Happy holidays, Glossy readers. The big news last week was that Alessandro Michele, creative director at Gucci, is leaving the brand after seven years. Below, I take a look at his impact on the brand and the industry, Balenciaga’s doomed campaign, Black Friday’s state of transition and Macy’s virtual Thanksgiving Parade. Don’t forget to subscribe to the Glossy Podcast for interviews with fashion industry leaders and Week in Review episodes, plus the Glossy Beauty Podcast for interviews from the beauty industry. –Zofia Zwieglinska, international fashion reporter
Exits and controversies at luxury fashion brands
Alessandro Michele’s impact on Gucci and the overall fashion industry has been huge. In 2021 alone, Gucci was responsible for the majority of Kering Group’s profits, driving 10 billion euros in revenue. Since joining the brand as an accessories designer in 2002, Michele has been instrumental in creating its defined retro aesthetic, creating pivotal runway shows and widening Gucci’s reach into the metaverse and immersive retail locations.
However, as reported in the New York Times, the brand is suffering from aesthetic fatigue in the eyes of its customers, and Kering CEO François-Henri Pinault has a history of overhauling creative directors when brands have underperforming. That includes Tom Ford and Frida Giannini at Gucci and, most recently, Daniel Lee at Bottega Veneta. Nicolas Ghesquière, the ex-creative director of Balenciaga, spoke out against Kering on his Instagram Stories on Thursday. Ghesquière was sued by Kering in 2013 after his exit for breach of contract.
Fashion’s most illustrious brands tend to switch creative directors regularly — similarly to football (soccer) team managers, who are currently watching over their players in the World Cup in Qatar. In some ways, continuity is not possible, considering the perpetual need to inject new blood and attention into houses owned by luxury conglomerates to keep up profits.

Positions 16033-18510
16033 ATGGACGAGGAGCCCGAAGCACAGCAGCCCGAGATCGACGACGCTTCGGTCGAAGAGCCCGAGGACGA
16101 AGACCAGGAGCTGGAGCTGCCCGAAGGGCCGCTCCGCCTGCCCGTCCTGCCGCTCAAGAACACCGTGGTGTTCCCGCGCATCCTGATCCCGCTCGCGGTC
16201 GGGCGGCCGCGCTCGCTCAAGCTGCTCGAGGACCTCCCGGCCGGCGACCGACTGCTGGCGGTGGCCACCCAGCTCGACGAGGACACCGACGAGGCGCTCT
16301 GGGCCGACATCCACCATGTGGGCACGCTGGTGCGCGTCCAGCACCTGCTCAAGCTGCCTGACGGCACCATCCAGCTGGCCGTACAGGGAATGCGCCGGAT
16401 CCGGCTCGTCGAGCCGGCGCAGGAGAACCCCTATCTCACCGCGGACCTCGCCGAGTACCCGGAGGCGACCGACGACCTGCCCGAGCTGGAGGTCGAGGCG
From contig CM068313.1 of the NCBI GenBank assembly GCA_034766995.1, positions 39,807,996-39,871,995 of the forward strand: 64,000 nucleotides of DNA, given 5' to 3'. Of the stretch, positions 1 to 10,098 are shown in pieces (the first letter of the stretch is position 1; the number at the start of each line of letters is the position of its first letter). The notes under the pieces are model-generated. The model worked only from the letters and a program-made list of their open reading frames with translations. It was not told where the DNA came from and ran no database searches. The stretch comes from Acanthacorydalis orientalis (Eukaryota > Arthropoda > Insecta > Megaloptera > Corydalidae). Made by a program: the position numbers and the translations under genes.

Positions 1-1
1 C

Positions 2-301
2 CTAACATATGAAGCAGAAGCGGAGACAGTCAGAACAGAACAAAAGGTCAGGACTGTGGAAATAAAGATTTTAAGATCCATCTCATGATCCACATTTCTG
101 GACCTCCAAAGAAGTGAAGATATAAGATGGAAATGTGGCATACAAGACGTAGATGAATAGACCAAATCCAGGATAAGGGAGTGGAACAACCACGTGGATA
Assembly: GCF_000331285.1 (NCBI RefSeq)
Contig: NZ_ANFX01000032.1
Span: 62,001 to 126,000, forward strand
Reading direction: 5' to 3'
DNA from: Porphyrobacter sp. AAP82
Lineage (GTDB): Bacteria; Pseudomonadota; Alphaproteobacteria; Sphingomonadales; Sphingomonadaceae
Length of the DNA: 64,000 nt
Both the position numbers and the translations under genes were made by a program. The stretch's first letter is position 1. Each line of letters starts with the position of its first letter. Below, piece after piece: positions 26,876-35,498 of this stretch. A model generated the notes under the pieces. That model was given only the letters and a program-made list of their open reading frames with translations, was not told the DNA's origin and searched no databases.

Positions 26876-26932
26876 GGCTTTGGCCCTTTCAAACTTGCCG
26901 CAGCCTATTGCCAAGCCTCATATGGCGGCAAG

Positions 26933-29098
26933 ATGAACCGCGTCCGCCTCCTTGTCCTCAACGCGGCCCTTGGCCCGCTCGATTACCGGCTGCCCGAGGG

For Raf Simons, who announced he will be closing his namesake brand on November 22 after 27 years, a designer owned brand allows for such continuity and, by extension, a more graceful and perhaps more natural ending to a career.
Balenciaga’s campaign controversy
Kering is having a tough week. When Balenciaga’s spring 2023 ad campaign came out last week, it was immediately embroiled in controversy. Among controversial features were two young girls holding teddy bears that appear to be wearing BDSM bondage gear. It has since been pulled from the designer’s social platforms and website.
Internet sleuths also discovered that one of the campaign’s still shots showing a Balenciaga bag on a desk featured a document from the court case Ashcroft vs. Free Speech Coalition, which ruled in favor of virtual child pornography. Following the outcry, Balenciaga posted a statement on its Instagram Stories saying, “We apologize for displaying unsettling documents in our campaign. We take this matter very seriously and are taking legal action against the parties responsible for creating the set and including unapproved items for our spring ’23 campaign photoshoot. We strongly condemn abuse of children in any form. We stand for children safety and well-being.”
Gabriele Galimbreti, the photographer who took the images of the girls, is known for photos of subjects and their possession collections. He also posted an Instagram response, saying that he was not responsible for the content in either of the images. This controversy follows the severing of ties between the brand and its longtime brand partner Kanye West last month, after West’s series of antisemitic rants and hate speech following his runway show last month.
Fashion has a long tradition of insensitive and offensive campaigns. For example, in 2018, Dolce & Gabbana posted offensive videos featuring a Chinese model eating a cannoli and other Italian foods with chopsticks before a planned runway show in Shanghai. Balenciaga’s controversy could have a negative impact on parent company Kering, as well. At this time, Kering has not released a statement.
For a bit of lighthearted brevity: Macy’s threw a virtual parade
Macy’s Thanksgiving Day Parade and its famous balloons have attracted attention from around the world, and this year, the event launched in web3 for the first time. Viewers are able to walk and jump on the balloons, as well as vote for the best NFT in an NFT gallery. The winning NFT will inspire a balloon that will be featured in next year’s parade. Indeed, New Yorkers could see a gmoney NFT head floating down the street next year.